Short note: Coffee Lake is live, but not available

Right now the pc-kombo system is gathering prices of Intel’s new Coffee Lake cpus. All models are integrated, and also Z370 boards are in the system. And given the performance of these processors they will be the default choice at many price points, as soon as prices are in the database.

However, there is one problem: While vendors may list them with proper prices, the Coffee Lake cpus are basically nowhere in stock. I recommend to disable them in the advanced settings (under the search button) if you want to buy a system right now, and to get a Ryzen system instead; until Coffee Lake is properly in stock.

If they were in stock, they’d be good choices for many users. The i3-8100 is a fast Ryzen 3 alternative, with 4 cores and threads as well. The i3-8350K replaces the old i5-7600K, and costs less. The i5-8400 (a hexa-core!) reaches with its turbo 4GHz, the barrier the Ryzen 5 1600 can overclock to at most, while having a slightly better IPC. The unlocked i5-8600K looks compared to that almost unnecessary, while the i7-8700K replaces the i7-7700K as the fastest consumer/gaming cpu.

Introducing Hardware Component Pages and the Case Size Visualizer

This update brings specific pages for all hardware known to the recommender. Those component pages hold a bunch of information: The detailed specifications, links to reviews and the manufacturers product page, images and current prices. User can help build this into a complete database, by providing the links and by writing user reviews, and also help by upvoting and downvoting products and provided links.

This for example is the page for the NZXT S340 case:


One special feature visible in that screenshot is the case size visualizer. Using WebGL, it renders the current case right next to the average mid case and the average small form factor case, as well as a banana. This gives a way better impression of the actual size of a case than just reading the values.

RX Vega 64 added

Almost immediately after Threadripper AMD allowed reviews for their new gpu line, Radeon RX Vega. Again there are two models: The Vega 64 and the Vega 56.


Those early reviews paint the picture of a very hard to judge gpu line. Let’s start with the Vega 56, as it is the more interesting of the two. Its recommended price is $399 in the US and 405€ in Europe. That pits it against the Geforce GTX 1070. That is a card the smaller Vega can beat, judging by the ComputerBase benchmark and the GamersNexus review. However, it uses more energy, and the reference cooler is loud. It is also uncertain that the price will stay low enough to make the card an attractive option, as it might be a good enough mining card.

The Vega 64 looks so far to be a worse option, but it is the one that is available in Europe right now. It costs more: 649€ in Germany. That makes it more expensive than a GTX 1080, while being slower than that card and using more energy. In the US it is at $599, but at $699 for the version with a liquid cooler, both are out of stock.

Since the Vega 64 is available and benchmarks were released it is listed in the gpu meta benchmark:


Interesting and almost typical for AMD gpu releases is the talk about future performance improvement. For Vega, it looks like some hardware features are not being used yet. And the driver support seems to be bad. It is quite likely that performance will improve later on. If prices stay low enough the RX Vega 56 could then become a good alternative to the GTX 1070. And the Vega 64 might become a valid alternative to the GTX 1080, if it also gets a small price cut. But of course, one should not buy a gpu based on speculation such as this.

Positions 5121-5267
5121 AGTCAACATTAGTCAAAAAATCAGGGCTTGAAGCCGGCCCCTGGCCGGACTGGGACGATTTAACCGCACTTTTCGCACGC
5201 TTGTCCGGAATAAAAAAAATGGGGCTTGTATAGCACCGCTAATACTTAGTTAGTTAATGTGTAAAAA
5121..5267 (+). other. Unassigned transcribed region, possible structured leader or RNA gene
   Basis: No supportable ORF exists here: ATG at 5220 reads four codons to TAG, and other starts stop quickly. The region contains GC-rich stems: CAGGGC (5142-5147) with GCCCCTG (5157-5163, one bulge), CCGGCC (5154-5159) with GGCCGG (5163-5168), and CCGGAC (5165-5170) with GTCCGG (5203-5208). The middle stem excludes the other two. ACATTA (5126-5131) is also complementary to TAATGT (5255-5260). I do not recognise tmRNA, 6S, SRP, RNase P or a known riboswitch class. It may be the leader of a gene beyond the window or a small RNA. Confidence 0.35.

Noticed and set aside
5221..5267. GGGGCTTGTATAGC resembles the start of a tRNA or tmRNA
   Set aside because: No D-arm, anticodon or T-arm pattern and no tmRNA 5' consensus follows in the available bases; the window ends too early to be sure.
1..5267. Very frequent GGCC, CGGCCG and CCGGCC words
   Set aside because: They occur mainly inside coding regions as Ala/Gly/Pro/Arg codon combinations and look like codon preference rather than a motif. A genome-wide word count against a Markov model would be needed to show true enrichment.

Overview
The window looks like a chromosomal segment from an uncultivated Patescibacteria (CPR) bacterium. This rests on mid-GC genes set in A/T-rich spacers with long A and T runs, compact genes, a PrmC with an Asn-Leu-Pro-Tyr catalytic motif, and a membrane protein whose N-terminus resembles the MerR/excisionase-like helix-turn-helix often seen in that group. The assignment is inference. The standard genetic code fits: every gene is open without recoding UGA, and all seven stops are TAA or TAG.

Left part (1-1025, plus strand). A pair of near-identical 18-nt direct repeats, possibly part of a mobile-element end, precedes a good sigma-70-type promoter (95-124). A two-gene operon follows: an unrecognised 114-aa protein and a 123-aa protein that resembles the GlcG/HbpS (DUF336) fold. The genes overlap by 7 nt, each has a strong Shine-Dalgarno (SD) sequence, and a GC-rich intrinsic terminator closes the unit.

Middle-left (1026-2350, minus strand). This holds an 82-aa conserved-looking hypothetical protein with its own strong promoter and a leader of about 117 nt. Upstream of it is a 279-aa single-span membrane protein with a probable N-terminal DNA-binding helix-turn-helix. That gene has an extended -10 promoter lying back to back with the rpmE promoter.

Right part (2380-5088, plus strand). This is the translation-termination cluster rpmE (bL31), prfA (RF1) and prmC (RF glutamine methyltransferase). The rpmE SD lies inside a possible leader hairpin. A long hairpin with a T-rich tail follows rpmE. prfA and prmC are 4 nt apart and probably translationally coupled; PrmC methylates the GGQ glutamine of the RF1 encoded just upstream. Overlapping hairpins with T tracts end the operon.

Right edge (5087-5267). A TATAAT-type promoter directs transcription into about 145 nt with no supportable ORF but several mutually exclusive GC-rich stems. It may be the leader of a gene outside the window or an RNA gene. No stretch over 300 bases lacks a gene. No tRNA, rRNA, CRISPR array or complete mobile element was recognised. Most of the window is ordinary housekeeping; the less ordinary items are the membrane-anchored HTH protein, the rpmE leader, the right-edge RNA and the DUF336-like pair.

By the way, with regards to price cuts: AMD offers those Vega cards with some bundles. But those are not attractive at all. They contain a price reduction when buying a Ryzen 7 processor, some specific, expensive mainboards, and an additional discount on some Freesync-enabled displays. Gamers do not need Ryzen 7 processors, and almost no one needs those expensive mainboards, while the chosen Freesync displays are too expensive as well. I recommend against those bundles.

If those gpus happen to become more attractive options later on we will surely see that here, as those card would be picked up as options in the hardware recommender. But for now, Vega is not there yet.


AMDs latest processor is a monster. The Threadripper 1950X has 16 cores and 32 threads and a turbo clock of 4 GHz. Its smaller brother, the 1920X, still has 12 cores and 24 threads and the same turbo clock.

Those are not processors for mere gaming, and they are also not particularly suited for games. That is not to say that they fail running them, the new processors just are not better at that than the bigger Ryzen processors or Intel’s alternatives. Accordingly that’s their position in the gaming meta benchmark:


But Threadripper is a lot stronger in applications that can use those many cores. In the benchmarks we see the big model before the more expensive Intel Core i9-7900X:


There are still more results to be added, I fully expect the 1920X to beat the i7-7820X in the benchmark with some additional data. But that will have to wait, as Vega got released and is about to be added to the recommender.

Introducing the pc-kombo Meta Benchmark

At the core of the recommender lies a benchmark we created. Collecting benchmark results of several publications over a long time, we have enough data to realistically judge the performance of current processors and graphics cards.

So far that benchmark was used only internally to create the matching set of processor and graphics card when using pc-kombo as recommender. Now we open up that benchmark:


A useful new way to select the proper cpu and gpu for your next PC.